2. The Resin P test. This measures the reserves of phosphate in the soil. This phosphate will hold in the soil but does not leach through. The soil then releases this phosphate through biological and chemical processes, so that there is continuous release to the plant.
3. Locked up phosphate. There are a variety of tests for this. This category of phosphate is almost always lost to the plant because it is tied up to iron or aluminium. Heavy applications of lime will also take acid phosphate products and turn them into reverted phosphate within weeks of application.
Superphosphate is readily available phosphate, so all will show up in an Olsen P test.
RPR has some available phosphate, ranging from 33% to 45%. The rest is held in reserve and is released on a constant continuous basis. This means if something happens like a weather event [rain storm, or even heavy irrigation] a fraction will be lost but not a lot.
For developing farm land the best option is to use a combination of both, which is what I have been advising on now for over 10 years. This is called ‘Partly Acidulated RPR’. This has been studied and practised in New Zealand now for many years.
Independent trial work has been conducted when the NZ Government provided funding for a full fertiliser trial. This trial work was initiated because there was “much dispute” regarding the efficiency of Reactive Phosphate Rock [RPR] and the differing interpretations of field trial results. The trial work conducted by MAF in the 1980’s showed that RPR was indeed as good as Superphosphate. There were 19 sites spread over much of NZ and conducted over a six-year period. Only 12 sites were reported on as the others were deemed to be too good. I have focused on three of the reported sites as I believe they show a picture to what you would find in your area. [ I can supply the trials data]. These three sites show that RPR grew the same, or more, dry matter as the Superphosphate. A quote from the report says “This Super was imported as the scientists believed the locally manufactured Super was too inconsistent to give an accurate result”. During the 1990’s I am informed that a fertiliser co-op also conducted its own trial work. One of their reasons was to “test the validity of the MAF model for predicting the phosphorus and sulphur requirements of pasture”. As I understand, it was conducted over a period of six years. The results showed that for the first two years Superphosphate performed the same as RPR. However, in the remaining years super was marginally less effective than other fertilisers. In other words, it grew less dry matter.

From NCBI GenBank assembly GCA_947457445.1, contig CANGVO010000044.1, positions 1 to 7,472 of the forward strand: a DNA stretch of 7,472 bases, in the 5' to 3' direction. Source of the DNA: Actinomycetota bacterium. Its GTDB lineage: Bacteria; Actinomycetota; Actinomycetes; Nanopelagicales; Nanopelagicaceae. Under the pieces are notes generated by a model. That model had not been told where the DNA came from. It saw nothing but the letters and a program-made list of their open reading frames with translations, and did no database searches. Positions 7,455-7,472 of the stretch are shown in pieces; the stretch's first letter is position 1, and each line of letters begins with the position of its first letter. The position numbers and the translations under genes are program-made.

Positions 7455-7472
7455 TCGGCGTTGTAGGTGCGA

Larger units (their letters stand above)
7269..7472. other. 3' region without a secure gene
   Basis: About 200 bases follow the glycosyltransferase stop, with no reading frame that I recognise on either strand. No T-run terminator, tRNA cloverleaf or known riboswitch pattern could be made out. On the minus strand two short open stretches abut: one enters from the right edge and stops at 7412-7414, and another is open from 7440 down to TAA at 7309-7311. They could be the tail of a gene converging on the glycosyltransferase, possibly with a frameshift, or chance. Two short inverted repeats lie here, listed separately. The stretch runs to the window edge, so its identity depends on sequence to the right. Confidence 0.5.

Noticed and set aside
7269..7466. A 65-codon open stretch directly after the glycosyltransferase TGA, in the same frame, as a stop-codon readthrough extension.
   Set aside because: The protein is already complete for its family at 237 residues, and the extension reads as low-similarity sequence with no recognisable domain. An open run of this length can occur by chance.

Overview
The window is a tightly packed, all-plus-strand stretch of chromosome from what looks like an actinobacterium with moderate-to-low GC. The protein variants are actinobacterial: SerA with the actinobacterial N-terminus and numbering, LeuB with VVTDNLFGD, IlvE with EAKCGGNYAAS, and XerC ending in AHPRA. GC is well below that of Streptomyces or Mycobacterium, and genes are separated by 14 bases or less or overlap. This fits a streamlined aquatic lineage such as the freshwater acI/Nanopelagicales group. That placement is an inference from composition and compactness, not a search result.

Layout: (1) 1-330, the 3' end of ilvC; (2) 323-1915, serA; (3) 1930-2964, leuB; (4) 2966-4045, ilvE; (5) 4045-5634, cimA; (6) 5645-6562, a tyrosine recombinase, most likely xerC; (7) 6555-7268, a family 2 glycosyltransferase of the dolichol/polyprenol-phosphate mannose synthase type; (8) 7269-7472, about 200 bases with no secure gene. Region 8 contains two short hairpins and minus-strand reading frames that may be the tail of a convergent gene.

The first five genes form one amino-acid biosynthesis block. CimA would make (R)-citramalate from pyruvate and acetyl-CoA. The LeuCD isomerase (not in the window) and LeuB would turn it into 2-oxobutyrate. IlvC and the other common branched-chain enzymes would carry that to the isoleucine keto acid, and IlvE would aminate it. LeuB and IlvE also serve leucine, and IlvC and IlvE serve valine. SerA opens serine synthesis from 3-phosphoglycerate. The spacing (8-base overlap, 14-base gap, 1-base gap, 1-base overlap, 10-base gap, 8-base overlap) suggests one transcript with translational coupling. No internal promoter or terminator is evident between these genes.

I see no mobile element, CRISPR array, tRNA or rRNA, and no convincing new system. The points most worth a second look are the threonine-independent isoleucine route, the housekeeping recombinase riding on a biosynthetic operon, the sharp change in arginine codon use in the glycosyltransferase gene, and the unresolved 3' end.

The conclusion to this is, that even in a pro Super farming culture there is compelling evidence that there are other ways to grow an equal amount of pasture without the pitfalls of pollution, or having the added burden of lifting cadmium levels in your soils, which is another unwanted pollutant.
There is also a separate paper released in 2011 which is called “RPR Revisited : Long-term farmer experience helps define the role of RPR in grazed pastures”. Question 7 asks of the farmers “What advice would you give to a farmer interested in switching to RPR”? By far the most common response to this question was…Just give it a go – 61%, or give it time – 20%, or words to that effect. Most added a supportive comment to their answer.
The conclusion is, there are many benefits to using RPR. These include better soil health, a more nutrient rich sward of pasture and a stronger healthier animal. Therefore, the overall unit of phosphate in RPR will be a more effective option.
For further information on how this can be effective on your farm give us a call on 0800 337 869